TRAVERSE CITY, MI – Toyota today becomes the first global automaker to back up its symbolic support of the American Center for Mobility with a $5 million financial contribution to aid the development of an autonomous-vehicle testing facility in Southeast Michigan.

The Founder-level grant from Toyota Motor North America and the Japanese automaker’s Ann Arbor, MI-based Toyota Research Institute makes the company a member of a government-industry team supporting ACM’s initiative to create a large-scale proving ground in Ypsilanti Township, MI, for testing connected and autonomous vehicles in a wide variety of driving situations and in adverse weather conditions.

“As we move forward with the development of autonomous cars, we must remember that not all test miles are created equal,” says Gill Pratt, CEO-Toyota Research Institute. “The road to creating a car as safe, or safer, than a human driver will require billions of test miles including simulation, real-world driving on public roads and closed-course testing where we can expose our systems to extreme circumstances and conditions.

“The new ACM closed-course facility is a significant step forward in this journey and will accelerate our ability to help prevent crashes and save lives.”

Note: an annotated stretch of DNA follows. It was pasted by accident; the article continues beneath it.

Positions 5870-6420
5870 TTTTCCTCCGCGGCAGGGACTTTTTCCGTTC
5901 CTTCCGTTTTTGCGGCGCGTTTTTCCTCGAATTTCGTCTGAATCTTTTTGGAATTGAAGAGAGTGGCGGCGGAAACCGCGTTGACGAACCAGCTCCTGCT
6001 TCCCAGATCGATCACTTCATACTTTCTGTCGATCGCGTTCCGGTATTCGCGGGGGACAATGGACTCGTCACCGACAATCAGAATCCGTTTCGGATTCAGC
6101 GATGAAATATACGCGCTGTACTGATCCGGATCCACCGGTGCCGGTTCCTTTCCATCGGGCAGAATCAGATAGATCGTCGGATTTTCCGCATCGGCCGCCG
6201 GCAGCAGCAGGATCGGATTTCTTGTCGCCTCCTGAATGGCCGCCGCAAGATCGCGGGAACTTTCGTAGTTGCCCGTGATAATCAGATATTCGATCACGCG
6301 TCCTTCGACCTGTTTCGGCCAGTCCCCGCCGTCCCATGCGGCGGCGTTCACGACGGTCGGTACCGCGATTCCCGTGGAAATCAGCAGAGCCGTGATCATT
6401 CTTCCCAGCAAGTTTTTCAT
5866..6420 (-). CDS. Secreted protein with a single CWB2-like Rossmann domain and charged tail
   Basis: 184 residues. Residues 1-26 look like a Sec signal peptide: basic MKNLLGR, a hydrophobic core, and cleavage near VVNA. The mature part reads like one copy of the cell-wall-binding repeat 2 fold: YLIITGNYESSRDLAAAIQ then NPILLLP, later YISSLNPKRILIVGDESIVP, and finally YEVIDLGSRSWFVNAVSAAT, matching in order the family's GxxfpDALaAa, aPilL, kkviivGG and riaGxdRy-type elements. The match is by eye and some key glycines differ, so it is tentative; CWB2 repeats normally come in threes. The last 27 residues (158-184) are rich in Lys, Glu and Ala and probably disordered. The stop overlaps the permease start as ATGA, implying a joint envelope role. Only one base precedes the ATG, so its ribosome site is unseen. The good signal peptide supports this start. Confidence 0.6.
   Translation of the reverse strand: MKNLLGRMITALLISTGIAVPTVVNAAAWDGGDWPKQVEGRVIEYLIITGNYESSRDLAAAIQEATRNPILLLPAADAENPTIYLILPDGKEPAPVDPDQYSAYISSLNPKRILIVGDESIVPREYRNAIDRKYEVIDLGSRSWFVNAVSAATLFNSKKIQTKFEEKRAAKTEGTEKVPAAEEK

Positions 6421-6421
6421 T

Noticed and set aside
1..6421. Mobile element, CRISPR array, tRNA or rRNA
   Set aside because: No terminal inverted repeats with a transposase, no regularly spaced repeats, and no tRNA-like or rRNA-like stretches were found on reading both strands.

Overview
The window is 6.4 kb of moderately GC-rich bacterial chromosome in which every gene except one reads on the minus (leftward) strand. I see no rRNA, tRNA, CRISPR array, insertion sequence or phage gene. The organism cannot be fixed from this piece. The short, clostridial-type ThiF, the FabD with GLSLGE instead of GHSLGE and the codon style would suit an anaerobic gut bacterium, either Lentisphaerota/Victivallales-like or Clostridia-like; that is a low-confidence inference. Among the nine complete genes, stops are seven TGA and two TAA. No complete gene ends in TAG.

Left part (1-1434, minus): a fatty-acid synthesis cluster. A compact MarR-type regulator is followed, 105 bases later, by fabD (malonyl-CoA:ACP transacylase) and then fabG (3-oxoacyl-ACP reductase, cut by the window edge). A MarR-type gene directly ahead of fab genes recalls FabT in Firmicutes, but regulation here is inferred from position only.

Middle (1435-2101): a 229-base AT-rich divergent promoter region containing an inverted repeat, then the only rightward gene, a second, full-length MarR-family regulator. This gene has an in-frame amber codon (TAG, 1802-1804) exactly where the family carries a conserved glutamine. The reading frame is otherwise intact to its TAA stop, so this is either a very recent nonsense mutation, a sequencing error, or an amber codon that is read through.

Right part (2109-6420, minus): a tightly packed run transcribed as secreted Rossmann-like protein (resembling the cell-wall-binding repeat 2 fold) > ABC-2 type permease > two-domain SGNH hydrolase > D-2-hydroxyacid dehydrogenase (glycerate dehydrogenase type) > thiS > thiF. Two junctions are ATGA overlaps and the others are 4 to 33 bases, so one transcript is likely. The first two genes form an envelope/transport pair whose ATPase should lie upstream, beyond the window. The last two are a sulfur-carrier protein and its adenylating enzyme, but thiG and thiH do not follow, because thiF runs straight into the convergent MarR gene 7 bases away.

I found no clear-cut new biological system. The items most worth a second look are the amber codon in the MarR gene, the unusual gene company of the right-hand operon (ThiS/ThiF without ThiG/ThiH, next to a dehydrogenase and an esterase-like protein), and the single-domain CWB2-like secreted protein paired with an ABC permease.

The 335-acre (136-ha) test track and campus is being built in three phases, starting with $20 million in state of Michigan funding, but is designed to draw dollars from automakers and suppliers looking to test emerging mobility technology. The facility is expected to open for business this fall, says organization President and CEO John Maddox.

Maddox tells attendees at the Center for Automotive Research Management Briefing Seminars here that $91 million of the estimated $110 million needed to complete all three phases of the project is in place.

“We’re very bullish on our ability to get this done,” Maddox says.

ACM, a partnership of the Michigan Department of Transportation, Michigan Economic Development Corp., the University of Michigan and a handful of other organizations, says it has received 45 letters of support from automakers, suppliers and researchers.

The proving ground will be constructed on the site of Ford’s Willow Run factory that made B-24 bombers during World War II and became one of the symbols of U.S. industrial might, or what President Roosevelt labeled the Arsenal of Democracy. It later manufactured powertrains for General Motors.

bgritzinger@wardsauto.com @bobgritzinger